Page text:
Ottawa Senators End-Of-Season Report Cards: Coaching and Management

The staff give their marks for DJ Smith and Pierre Dorion.

Our End-of-Season Report Cards series rolls on, with our staff’s assessment of the Ottawa Senators coaching and management in 2021.

There were a lot of question marks heading into this season: how much playing time would the kids get? How would the bevy of offseason additions fit into the young lineup? What kinds of returns would they fetch at the trade deadline? It’s safe to say that head coach DJ Smith, and general manager Pierre Dorion had their collective work cut out for them in a pandemic-shortened season.

As previously stated, these grades have been handed out with the entire 2021 campaign in consideration. We’ll also compare and contrast them with our midseason assessment. There isn’t any firm criteria or grading system; all 10 Silver Seven staff members evaluated Smith and Dorion through their own respective lenses, and opinions were varied. As always, C+ is considered ‘average’, and anything higher ‘above average’, while anything lower is ‘below average’.

Head Coach - DJ Smith: B (Midseason: B-)

One has to feel for DJ Smith. Through two seasons in Ottawa, he has yet to be behind the bench for a standard 82-game campaign, with both years having been shortened by the COVID-19 pandemic.

Even with all that aside, Smith was thrown directly into the fire when he was hired as the Senators’ head coach in the summer of 2019. He inherited a team that had gone a collective 57-90-17 over the previous two seasons, and was still deep in the midst of an unprecedented roster teardown. Despite the difficulties that came with his first head coaching job, Smith has made the upstart Senators a more structured team, if nothing else.

Ottawa’s second-year bench boss bore the brunt of criticism early in the 2021 season, with the team off to a historically awful start. Fans quickly became frustrated by the team not only losing, but doing so while deploying aging veteran in lieu of the organization’s crop of youngsters. Players like Erik Brännström, and Alex Formenton in particular had a long road to becoming everyday NHLers.

As the season wore on, Smith slowly began to incorporate more youth into the lineup. He even went so far as to scratch Erik Gudbranson — who was wearing an ‘A’ at the time — in favour of getting the likes of Brännström into games. It was a process that was helped along by injuries to Derek Stepan and Austin Watson, as well as Gudbranson, Braydon Coburn, and Cedric Paquette being traded, but the Senators were a much more fun team to watch by season’s end.

When all was said and done, Smith navigated Ottawa through an abysmally rough start, and a barrage of injuries. He showed a willingness to trust young players with increased ice time, especially in the crease, and the Senators showed signs of major improvement as the season wrapped up. There are still questions to be asked about his player deployment philosophy — it took way too long to get Jacob Bernard-Docker into games — but Smith has performed admirably under the circumstances.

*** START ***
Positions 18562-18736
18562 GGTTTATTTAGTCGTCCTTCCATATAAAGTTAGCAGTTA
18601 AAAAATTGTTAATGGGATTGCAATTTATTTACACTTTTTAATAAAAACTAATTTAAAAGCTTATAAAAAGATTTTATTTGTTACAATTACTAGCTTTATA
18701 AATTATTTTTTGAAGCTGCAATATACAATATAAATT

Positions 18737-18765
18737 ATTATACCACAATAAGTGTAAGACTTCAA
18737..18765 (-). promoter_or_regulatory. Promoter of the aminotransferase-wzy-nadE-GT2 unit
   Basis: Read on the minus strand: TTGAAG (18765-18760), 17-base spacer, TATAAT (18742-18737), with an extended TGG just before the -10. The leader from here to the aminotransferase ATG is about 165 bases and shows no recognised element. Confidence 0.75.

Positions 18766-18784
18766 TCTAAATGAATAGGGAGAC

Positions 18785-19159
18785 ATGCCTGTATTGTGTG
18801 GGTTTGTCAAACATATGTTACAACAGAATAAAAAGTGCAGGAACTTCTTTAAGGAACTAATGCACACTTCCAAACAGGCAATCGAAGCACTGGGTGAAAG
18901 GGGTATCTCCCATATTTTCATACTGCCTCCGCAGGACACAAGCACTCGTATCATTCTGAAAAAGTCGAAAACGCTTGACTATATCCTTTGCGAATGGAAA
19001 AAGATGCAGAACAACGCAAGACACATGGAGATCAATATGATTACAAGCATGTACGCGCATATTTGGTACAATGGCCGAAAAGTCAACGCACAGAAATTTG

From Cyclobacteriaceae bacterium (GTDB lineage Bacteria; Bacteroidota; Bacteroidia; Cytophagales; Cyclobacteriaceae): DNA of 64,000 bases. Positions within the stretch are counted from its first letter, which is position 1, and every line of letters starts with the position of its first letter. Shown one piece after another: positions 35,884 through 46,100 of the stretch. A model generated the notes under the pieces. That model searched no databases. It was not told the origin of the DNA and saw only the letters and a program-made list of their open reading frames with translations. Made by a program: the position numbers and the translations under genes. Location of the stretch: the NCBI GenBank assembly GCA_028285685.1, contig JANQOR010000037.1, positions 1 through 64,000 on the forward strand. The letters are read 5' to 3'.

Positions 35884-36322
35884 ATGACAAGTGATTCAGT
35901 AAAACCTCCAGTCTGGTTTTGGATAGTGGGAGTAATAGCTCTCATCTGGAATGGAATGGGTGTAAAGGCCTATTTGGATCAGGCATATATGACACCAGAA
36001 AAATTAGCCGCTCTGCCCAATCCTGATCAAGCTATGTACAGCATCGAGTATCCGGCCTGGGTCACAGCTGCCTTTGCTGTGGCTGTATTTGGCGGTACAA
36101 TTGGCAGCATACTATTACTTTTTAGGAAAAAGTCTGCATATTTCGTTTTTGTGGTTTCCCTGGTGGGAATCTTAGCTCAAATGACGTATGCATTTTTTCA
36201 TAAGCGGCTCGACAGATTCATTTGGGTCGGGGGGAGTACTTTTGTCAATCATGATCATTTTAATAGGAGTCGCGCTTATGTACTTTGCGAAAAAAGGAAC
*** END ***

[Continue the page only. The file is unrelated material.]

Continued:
Time will tell whether or not he is the coach that will help the Senators to take the next step, but so far so good.

General Manager - Pierre Dorion: C (Midseason: D+)

Like Smith, Senators general manager Pierre Dorion managed to boost his midseason grade, as the team’s longterm vision began to come into view late in the season.

Things were not looking good for Dorion early on. Save for the second-round pick he recouped for taking on Coburn and Paquette from the Tampa Bay Lightning, the GM’s offseason adds appeared disastrous: with the bevy of ‘veteran leaders’ doing little more than acting as warm bodies. This was especially true of Matt Murray, whose early-season play had fans shuddering when they recalled his massive contract extension.

There wasn’t much that Dorion could do to improve the team in the midst of the season, given the Senators’ lack of appetizing expendable assets, and the difficulty of making trades around COVID-related border restrictions. Still, Dorion did about as well as he could. Re-acquiring Ryan Dzingel from the Carolina Hurricanes in exchange for Paquette and Alex Galchenyuk bolstered the bottom six, and signing Bernard-Docker and Shane Pinto to entry-level deals added to the infusion of youth.

Dorion also performed well at the deadline, managing to flip Mike Reilly to the Boston Bruins for a third-round pick, and gain seventh-rounders for Coburn and Gudbranson. The waiver claim of Victor Mete from the Montreal Canadiens also smells like roses, especially with the Senators maintaining RFA control.

As the offseason begins to take shape, Dorion has already turned his attention to re-signing players, with fan-favourite Artem Zub being the first to ink a new deal. There are major extensions to get done in Brady Tkachuk and Drake Batherson, but things seem optimistic on both fronts.

To improve his standing, Dorion needs to make some additions to the roster over the summer, but do so by bringing in effective players, and taking caution to not box out young players with one-way deals coming in.

All in all, GMPD’s final grade was hurt by a rough offseason on the pro side, but with the team entering 2021-2022 with heightened expectations, he has a great opportunity to bump his marks up.

How would you grade Smith and Dorion, respectively? Do you agree with our assessment? Let us know in the comments below.

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